Why should we test websites?
Imagine buying a car which hadn’t been tested or gone through quality control checks. Not just whether it starts and runs, speeds up when you press the accelerator and slows down when you press the brake pedal.
What about the radio, the windows, the heating, air con, the seat adjustors, lights, speedometer, the remote control locking, and...
Well you expect them all to work. You also expect that when you go to a restaurant, your meal doesn’t tastes how it should taste, without tasting too salty, too sweet, too spicy, etc.
You expect that what you buy has been tested or checked, and periodically rechecked.
As someone who has spent over 27 years building and managing websites, it STILL amazes me how many websites suffer from similar problems which cause those websites to underperform, frustrate customers, and in some cases completely fail.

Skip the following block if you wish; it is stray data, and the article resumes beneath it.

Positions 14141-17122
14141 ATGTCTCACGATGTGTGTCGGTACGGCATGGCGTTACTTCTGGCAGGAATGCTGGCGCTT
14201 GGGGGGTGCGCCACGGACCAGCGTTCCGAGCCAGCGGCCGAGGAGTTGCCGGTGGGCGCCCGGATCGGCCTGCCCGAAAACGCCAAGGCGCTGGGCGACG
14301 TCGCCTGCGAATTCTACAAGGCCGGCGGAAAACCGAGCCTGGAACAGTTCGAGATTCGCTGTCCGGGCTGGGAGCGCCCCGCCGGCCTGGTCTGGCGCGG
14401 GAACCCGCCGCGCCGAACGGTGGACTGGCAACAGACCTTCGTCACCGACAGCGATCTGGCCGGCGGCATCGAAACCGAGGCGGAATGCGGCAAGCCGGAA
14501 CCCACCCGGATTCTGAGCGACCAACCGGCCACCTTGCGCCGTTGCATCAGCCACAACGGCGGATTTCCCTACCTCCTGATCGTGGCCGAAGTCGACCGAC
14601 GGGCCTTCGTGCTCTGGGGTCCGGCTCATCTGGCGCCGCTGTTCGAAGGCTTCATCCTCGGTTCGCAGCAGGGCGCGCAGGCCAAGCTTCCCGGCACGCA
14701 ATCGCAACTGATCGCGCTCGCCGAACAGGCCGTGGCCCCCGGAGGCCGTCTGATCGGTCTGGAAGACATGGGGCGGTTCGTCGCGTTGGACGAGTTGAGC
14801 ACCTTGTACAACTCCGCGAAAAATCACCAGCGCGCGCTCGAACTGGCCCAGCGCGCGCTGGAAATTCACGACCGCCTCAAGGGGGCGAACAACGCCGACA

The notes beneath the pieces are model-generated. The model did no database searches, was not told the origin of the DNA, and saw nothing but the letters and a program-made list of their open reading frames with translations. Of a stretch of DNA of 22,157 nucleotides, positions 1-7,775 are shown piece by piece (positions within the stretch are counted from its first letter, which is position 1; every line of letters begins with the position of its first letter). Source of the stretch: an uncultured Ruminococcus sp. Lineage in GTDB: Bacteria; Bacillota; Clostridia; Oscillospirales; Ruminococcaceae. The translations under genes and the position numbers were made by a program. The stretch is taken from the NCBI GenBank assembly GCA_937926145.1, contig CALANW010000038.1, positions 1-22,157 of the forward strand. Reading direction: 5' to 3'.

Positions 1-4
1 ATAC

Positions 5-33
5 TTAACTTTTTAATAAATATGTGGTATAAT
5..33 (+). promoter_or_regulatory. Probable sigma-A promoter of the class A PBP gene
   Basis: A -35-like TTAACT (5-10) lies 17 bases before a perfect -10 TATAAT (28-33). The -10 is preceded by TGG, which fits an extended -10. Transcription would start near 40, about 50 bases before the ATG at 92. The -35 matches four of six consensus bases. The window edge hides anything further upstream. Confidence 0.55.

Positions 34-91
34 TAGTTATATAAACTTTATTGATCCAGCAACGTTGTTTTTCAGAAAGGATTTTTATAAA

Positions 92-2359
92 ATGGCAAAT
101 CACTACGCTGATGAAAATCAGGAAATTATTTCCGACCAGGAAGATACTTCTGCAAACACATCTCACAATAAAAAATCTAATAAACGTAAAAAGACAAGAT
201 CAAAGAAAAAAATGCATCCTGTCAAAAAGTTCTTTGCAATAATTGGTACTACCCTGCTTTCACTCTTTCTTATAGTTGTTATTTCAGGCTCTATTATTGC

Often these website are crucial to the success of the business they’re representing, yet the owners are unaware. Or maybe they’re aware that something is wrong, but they don’t understand why and hope that it will just go away.
I don't understand why it suddenly stopped working!
After all, many website problems just seem to happen all by themselves... don't they?
Website problems don't happen all by themselves!
Some of the most common causes of frustration with websites are due to how they have been built, and the way that they're managed. In some cases they're not managed at all, which is often the case with with many web designers who built websites quickly and cheaply to compete on price.
There are, of course, large corporations who have dedicated development and Quality Assurance (QA or testing) teams. Their websites, content management systems and supporting back-end systems change constantly, yet despite a wealth of resources to build, develop, maintain and test their systems, things still go wrong.
So what’s the problem?